Funding Healthcare with Annuities

Share via emailShare on FacebookShare on Twitter

Most Americans have enjoyed the privilege of having their healthcare subsidized by employers—usually about 75% of the total premium—for the majority of their working lives. Combine that comfort with the assurance that for the past 50 years, Medicare has provided access to affordable health-related goods and services for all citizens once they turn 65, and what do we have?

A population that has very little knowledge of what healthcare actually costs.

Now let’s add this general disinterest to the very real fact that 10,000 people per day—who will live longer than any previous generation—are signing up for Medicare over the next 20 years (from 50 million to 80 million by 2032), and they will now be fully responsible for all of their healthcare expenses. Concurrently, the ratio of workers paying taxes to support Medicare will plunge from 3.5 to 2.3.

What does all of this create?

A perfect storm of economic disaster for the Baby Boomer generation.

The evidence is simply overwhelming.

  • According to the 2011 Annual Report of the Boards of Trustees of the Federal Hospital Insurance and Federal Supplemental Medical Insurance Trust Fund, Medicare is expected to jump from $522.8 billion in 2010 to $932 billion in 2020—an unfathomable 78% increase in only 10 years!
  • A recent report from Credit Suisse estimates that healthcare comprises 33% of expenditures for people over 60, dwarfing food and housing (23%).
  • For the third year in a row, according to the most recent “Affluent Insights Survey” conducted by Merrill Lynch, Americans cite rising healthcare costs as their greatest concern in retirement.
  • According to a Sun Life Financial “Unretirement Survey,” 92% of Americans lack a specific retirement plan that factors in healthcare costs.

There is no sugarcoating it. Looking forward, Medicare will eventually be unable to provide the same coverage for seniors that it does now, which will lead to increased premiums, decreased benefits, or both.

So the problem is identified, but another question remains: Is there a solution?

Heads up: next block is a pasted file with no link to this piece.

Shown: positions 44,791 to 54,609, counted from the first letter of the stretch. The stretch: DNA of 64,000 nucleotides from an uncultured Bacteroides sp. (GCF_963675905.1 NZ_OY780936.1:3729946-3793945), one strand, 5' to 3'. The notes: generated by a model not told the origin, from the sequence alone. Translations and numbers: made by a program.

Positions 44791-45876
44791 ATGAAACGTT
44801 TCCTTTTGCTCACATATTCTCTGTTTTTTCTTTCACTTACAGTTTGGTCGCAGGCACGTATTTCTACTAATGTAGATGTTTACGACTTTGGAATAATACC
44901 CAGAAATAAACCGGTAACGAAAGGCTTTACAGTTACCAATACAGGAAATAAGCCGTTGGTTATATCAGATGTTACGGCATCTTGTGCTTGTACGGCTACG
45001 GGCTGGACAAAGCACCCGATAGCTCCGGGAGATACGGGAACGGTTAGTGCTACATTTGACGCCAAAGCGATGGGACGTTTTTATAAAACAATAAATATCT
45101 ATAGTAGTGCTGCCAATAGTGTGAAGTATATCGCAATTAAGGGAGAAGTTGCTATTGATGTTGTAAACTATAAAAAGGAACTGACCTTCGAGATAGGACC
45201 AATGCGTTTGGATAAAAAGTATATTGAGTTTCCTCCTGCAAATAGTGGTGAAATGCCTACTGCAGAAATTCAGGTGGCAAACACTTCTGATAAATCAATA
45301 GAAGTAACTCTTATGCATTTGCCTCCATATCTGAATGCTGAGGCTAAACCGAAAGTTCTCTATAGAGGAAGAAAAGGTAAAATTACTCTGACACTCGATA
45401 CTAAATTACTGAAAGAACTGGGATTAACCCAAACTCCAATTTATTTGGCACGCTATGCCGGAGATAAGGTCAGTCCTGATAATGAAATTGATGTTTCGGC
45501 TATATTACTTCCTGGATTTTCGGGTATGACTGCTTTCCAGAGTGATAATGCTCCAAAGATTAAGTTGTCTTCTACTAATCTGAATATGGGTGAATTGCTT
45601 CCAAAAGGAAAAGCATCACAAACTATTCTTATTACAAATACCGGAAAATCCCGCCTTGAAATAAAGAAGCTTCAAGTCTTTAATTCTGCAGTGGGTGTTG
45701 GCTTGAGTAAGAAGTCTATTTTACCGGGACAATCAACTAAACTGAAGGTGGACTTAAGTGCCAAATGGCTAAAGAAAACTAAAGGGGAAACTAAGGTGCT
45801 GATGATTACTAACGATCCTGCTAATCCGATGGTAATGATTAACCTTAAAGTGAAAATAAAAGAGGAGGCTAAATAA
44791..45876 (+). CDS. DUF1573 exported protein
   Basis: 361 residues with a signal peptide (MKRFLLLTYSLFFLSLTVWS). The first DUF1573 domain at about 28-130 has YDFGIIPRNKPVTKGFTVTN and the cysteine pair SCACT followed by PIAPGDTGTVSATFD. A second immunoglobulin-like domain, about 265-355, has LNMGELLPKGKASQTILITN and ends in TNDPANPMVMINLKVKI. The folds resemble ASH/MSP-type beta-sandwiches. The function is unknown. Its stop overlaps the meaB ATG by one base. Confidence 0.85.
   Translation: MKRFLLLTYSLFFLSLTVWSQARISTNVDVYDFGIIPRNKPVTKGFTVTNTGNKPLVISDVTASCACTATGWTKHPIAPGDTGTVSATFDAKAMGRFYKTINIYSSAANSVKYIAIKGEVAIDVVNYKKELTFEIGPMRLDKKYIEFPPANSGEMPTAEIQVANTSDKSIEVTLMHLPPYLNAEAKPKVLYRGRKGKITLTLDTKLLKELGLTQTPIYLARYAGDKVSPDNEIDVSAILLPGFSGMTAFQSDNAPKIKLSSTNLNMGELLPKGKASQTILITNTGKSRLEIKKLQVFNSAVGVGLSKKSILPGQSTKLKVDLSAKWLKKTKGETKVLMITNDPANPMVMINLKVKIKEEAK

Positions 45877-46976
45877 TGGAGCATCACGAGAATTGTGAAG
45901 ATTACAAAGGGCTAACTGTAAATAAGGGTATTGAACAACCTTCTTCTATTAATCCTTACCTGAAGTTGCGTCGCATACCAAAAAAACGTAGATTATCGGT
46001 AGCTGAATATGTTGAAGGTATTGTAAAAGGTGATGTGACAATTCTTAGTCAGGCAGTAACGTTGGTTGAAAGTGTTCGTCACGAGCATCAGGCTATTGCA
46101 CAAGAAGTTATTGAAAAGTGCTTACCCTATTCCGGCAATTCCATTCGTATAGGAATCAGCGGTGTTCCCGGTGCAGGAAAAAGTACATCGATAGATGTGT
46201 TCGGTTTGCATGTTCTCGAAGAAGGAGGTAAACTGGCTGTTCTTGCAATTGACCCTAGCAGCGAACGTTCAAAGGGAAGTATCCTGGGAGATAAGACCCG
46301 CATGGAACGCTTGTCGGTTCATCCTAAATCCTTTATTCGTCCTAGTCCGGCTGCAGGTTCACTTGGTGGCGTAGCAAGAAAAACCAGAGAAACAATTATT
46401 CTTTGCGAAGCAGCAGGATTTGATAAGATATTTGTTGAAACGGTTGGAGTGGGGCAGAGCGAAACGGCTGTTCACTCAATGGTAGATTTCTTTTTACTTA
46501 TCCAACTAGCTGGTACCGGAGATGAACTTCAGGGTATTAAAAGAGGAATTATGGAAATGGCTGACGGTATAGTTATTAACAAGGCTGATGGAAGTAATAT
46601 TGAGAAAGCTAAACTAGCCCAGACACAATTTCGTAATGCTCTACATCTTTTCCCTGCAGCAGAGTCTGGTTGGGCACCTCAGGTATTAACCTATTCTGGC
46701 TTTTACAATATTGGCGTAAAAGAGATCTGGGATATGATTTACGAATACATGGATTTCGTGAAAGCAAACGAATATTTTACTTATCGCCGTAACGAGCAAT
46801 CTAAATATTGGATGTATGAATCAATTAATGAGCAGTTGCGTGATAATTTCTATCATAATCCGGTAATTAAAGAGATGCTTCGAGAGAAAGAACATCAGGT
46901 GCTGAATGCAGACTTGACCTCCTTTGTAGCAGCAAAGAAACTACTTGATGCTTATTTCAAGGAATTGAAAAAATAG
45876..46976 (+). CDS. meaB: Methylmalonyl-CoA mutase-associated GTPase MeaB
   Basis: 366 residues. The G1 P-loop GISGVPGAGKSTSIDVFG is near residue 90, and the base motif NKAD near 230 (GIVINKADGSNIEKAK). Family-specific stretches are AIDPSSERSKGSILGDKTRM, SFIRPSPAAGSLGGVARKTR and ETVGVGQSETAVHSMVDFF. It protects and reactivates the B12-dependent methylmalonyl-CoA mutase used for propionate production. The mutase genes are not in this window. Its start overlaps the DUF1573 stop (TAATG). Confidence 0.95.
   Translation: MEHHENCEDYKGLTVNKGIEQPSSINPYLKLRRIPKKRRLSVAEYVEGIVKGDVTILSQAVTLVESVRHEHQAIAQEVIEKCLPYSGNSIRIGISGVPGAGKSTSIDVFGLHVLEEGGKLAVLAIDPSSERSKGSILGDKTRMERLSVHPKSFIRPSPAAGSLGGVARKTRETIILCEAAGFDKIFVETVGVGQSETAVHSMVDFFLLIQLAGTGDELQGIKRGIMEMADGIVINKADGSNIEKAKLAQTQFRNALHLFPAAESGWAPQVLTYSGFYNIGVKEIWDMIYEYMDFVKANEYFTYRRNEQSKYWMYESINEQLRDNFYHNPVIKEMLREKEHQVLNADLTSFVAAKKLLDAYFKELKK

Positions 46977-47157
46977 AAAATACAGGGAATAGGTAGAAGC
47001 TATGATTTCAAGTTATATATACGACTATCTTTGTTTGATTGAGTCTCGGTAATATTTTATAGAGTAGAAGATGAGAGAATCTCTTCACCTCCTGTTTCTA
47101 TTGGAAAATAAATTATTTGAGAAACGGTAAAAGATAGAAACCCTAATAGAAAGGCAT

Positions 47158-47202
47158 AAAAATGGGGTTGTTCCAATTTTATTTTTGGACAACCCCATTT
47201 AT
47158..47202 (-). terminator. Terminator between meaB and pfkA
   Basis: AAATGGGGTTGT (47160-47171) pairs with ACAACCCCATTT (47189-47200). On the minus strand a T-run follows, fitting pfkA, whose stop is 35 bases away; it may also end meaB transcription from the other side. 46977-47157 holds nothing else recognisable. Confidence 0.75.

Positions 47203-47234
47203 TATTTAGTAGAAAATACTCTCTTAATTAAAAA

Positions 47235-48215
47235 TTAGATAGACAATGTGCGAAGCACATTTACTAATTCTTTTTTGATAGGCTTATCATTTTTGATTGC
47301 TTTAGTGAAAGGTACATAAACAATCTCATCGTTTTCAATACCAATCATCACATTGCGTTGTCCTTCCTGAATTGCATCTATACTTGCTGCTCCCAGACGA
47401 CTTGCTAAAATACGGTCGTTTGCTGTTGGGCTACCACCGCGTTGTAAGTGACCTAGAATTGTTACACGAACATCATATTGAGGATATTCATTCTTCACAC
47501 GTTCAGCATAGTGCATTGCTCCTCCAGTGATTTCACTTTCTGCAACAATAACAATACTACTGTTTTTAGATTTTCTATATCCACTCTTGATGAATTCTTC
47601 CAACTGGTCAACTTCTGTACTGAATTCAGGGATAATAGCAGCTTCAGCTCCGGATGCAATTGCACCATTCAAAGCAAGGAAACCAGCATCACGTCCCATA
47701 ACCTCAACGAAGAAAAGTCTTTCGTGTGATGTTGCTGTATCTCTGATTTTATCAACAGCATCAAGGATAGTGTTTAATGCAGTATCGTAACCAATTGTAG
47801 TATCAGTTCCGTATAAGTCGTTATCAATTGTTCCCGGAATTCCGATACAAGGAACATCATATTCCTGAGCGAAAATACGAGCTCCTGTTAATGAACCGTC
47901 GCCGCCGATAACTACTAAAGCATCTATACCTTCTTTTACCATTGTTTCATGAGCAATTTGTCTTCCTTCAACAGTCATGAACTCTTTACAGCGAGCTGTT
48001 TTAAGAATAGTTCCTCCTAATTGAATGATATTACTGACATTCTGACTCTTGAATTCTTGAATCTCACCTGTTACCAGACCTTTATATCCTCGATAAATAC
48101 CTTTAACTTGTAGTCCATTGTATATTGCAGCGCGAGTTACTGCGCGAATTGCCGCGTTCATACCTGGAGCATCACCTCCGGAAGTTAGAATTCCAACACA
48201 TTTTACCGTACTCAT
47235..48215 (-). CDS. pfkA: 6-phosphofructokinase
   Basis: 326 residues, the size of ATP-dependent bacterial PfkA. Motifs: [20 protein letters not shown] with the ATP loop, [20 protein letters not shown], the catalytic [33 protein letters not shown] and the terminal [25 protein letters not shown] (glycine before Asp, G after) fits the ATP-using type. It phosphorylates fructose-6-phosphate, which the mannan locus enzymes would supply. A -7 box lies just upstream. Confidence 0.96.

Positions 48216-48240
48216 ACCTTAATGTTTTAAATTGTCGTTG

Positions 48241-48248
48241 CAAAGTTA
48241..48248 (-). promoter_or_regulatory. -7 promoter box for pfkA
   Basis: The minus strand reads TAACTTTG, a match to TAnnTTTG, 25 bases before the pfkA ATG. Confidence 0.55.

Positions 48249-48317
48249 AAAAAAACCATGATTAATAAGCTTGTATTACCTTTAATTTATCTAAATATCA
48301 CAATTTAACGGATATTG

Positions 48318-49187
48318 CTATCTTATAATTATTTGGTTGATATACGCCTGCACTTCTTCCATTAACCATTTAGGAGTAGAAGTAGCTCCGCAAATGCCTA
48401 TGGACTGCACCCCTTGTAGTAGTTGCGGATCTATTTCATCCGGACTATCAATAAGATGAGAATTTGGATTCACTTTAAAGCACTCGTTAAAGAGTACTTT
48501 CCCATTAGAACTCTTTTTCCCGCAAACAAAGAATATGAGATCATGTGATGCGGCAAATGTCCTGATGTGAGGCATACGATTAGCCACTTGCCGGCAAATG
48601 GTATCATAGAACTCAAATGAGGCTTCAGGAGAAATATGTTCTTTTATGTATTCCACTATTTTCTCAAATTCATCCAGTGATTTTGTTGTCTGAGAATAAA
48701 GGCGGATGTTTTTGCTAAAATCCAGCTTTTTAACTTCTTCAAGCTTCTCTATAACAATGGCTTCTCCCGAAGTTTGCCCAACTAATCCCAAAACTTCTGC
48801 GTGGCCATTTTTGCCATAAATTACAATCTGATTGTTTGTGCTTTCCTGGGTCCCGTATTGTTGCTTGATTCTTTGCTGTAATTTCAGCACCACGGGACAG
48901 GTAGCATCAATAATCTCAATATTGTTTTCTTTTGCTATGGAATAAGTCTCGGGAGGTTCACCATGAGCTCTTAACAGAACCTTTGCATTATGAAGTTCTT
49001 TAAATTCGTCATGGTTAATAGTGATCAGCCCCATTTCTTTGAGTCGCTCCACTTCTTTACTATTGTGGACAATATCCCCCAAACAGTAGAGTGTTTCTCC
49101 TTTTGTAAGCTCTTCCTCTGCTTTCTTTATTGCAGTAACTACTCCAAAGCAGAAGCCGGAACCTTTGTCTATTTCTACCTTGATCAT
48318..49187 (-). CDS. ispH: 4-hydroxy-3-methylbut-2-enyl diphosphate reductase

Here’s the answer: the financial services industry is finally starting to listen.  As survey after survey indicates, retiring Americans are embracing the concept that accounting for healthcare expenses must become the foundation of the retirement planning process.  While some firms are beginning to forge ahead in this domain, their estimates for what is necessary to fund healthcare are not backed by medical or actuarial data and often project figures far below true cost.  In order for consumers to have some idea how much money is needed for health-related expenses, a more accurate computation—one that is based on clients’ individual health histories—is necessary.

There is also some hesitation by individual advisors to accept this new philosophy, as the notion of filtering through the vast Medicare bureaucracy to inform clients of healthcare expenses in retirement is most certainly daunting.  The truth is advisors can fully service client needs by simply becoming familiar with basic features of the program and remaining vigilant of legislative changes related to healthcare as they occur.

Very slowly, institutions and advisors are moving toward a singular conclusion: healthcare expenses need to be addressed.  The next step becomes: what product is best suited for this task?

The answer may lie in annuities.

While often criticized for inflexibility and high fees, annuities are nonetheless a safe and practical investment vehicle to fund healthcare throughout retirement.  With the goal of creating a steady distribution of income to address this one expenditure, annuities can, in essence, become pensions for the pension-deprived.  In today’s volatile market, one that is susceptible to frequent triple-digit swings, the stability of annuities provides some measure of insulation for Boomers (some of whom are still reeling from 2008) from bear markets. Combine this piece of mind with the additional tax benefit of being able to roll over lump-sum retirement savings (401k or IRA funds) without penalty, and annuities may develop into an increasingly vital component of a successful Baby Boomer investment strategy.

Dan McGrath is Director of Healthcare Funding Strategies at HVS Financial, and has over 20 years of broad financial and healthcare-research experience. He is considered a leading specialist on Medicare and Medicare-related expenses, including their impact on both the financial services industry and the Baby Boomer generation throughout retirement.

Related Articles